Advanced settings

Some information about the advanced settings:

Optimize

If you enable this option, the optimization of entropy encoding parameters will be used.

Progressive

With this option enabled the chunks of the image will be inserted in a certain order in the file. This is done with the intent to give a progressive refinement of the image appearance during a slow connection web download, similar and with the same purpose of the corresponding option present in the GIF format too. The downside of enabling this option is, that you get slightly larger files.

Save EXIF data

JPEG files from many digital cameras contain extra information, called EXIF data, which specifies camera settings and other information concerning the circumstances under which the image was created. GIMP's ability to handle EXIF data depends on whether the “libexif” library is available on your system; it is not automatically packaged with GIMP. If GIMP was built with libexif support, then EXIF data is preserved if you open a JPEG file, work with the resulting image, and then save it as JPEG. The EXIF data is not altered in any way when you do this (which means that some of its fields are no longer valid). If GIMP was not built with EXIF support, this does not prevent files with EXIF data from being opened, but it does mean that the EXIF data will not be present when the resulting image is later saved.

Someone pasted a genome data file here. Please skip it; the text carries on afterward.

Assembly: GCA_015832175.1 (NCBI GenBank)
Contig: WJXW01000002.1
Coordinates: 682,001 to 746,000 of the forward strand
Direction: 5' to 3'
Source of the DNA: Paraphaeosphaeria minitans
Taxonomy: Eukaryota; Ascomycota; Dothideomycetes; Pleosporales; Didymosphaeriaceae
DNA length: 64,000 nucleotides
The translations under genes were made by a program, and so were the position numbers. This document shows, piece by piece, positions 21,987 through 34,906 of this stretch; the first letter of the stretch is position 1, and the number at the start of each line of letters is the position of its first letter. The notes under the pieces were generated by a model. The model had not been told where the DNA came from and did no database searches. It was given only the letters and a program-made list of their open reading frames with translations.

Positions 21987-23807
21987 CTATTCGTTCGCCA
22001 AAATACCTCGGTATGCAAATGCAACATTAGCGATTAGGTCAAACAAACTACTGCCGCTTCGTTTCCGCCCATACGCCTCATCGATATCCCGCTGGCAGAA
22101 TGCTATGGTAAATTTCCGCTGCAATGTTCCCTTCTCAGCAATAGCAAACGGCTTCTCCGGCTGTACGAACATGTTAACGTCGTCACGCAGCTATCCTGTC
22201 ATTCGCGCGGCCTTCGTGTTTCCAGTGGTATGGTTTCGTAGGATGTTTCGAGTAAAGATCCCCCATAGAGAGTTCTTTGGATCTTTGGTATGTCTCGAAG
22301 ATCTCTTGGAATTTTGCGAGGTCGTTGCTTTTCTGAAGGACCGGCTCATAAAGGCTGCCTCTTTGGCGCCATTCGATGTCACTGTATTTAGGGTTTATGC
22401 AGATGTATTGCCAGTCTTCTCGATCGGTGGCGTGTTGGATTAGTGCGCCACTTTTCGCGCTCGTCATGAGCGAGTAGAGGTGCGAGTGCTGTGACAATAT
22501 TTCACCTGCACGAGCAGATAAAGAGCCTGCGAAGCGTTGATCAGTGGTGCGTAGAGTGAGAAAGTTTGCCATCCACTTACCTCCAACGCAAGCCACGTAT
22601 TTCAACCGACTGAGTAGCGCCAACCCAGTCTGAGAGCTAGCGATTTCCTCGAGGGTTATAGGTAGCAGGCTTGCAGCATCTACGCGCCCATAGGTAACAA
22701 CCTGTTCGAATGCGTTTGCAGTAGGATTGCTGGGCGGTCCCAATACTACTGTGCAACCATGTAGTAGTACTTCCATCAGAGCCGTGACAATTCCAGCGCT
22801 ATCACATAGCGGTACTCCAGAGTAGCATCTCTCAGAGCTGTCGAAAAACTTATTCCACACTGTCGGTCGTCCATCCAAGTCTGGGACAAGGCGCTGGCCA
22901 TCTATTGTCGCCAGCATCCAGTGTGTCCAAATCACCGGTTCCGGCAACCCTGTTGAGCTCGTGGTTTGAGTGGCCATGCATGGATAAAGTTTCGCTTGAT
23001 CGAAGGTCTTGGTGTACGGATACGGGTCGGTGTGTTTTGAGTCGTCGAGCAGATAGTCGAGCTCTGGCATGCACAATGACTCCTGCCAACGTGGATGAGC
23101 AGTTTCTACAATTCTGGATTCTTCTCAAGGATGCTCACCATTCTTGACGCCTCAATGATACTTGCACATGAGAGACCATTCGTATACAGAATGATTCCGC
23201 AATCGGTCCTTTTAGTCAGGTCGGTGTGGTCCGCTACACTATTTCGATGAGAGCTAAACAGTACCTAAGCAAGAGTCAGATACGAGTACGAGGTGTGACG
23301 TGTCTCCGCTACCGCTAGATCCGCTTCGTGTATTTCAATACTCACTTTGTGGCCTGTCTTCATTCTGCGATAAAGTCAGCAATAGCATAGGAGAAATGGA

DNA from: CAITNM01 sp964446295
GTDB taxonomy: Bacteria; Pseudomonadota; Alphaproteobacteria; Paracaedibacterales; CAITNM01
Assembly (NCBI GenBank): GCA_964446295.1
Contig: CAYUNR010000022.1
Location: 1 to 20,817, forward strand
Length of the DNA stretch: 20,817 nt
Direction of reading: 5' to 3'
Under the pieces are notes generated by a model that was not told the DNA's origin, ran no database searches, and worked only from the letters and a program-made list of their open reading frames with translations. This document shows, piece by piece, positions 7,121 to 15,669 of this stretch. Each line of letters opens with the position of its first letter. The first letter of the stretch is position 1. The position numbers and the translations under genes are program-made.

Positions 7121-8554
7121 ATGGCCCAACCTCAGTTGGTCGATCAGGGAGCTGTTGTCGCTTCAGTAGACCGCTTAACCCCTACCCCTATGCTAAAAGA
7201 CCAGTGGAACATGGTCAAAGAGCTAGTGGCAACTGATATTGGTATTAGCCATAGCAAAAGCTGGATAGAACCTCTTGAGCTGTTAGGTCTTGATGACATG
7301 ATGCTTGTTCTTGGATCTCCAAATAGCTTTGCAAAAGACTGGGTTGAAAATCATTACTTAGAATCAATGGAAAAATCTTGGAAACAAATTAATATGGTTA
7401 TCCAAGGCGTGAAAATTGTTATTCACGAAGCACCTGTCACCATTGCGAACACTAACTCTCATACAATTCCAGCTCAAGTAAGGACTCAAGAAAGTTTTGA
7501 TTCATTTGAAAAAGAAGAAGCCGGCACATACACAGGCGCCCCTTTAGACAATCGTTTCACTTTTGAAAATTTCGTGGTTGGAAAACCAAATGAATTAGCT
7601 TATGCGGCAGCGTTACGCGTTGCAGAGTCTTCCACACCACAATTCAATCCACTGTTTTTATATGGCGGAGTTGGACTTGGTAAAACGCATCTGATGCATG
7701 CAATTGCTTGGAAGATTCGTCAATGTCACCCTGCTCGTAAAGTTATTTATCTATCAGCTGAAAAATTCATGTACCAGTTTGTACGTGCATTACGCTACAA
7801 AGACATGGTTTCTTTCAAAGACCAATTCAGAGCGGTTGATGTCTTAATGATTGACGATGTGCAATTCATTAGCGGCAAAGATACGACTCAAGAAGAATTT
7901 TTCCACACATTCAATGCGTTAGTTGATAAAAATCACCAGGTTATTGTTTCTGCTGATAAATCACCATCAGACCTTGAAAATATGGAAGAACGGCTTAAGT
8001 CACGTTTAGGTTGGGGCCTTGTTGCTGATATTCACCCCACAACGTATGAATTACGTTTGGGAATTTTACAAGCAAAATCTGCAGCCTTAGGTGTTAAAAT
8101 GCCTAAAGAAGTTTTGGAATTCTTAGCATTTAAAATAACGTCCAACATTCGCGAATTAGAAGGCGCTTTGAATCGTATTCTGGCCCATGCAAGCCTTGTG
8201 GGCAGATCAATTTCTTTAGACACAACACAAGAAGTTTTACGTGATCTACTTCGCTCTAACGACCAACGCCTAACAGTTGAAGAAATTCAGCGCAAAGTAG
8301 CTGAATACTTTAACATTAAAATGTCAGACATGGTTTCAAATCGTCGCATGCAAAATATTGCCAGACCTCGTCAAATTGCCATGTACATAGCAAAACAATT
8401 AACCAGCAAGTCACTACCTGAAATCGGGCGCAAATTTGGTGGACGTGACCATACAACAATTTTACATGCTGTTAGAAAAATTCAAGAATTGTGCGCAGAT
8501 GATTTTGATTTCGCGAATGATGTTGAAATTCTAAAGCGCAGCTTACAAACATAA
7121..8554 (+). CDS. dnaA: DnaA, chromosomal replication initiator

Save Preview

This option lets you save a thumbnail with the image.

Save XMP data

If you enable this option, the meta data of the image will be saved as XMP-structure within the file.

Use quality settings from original image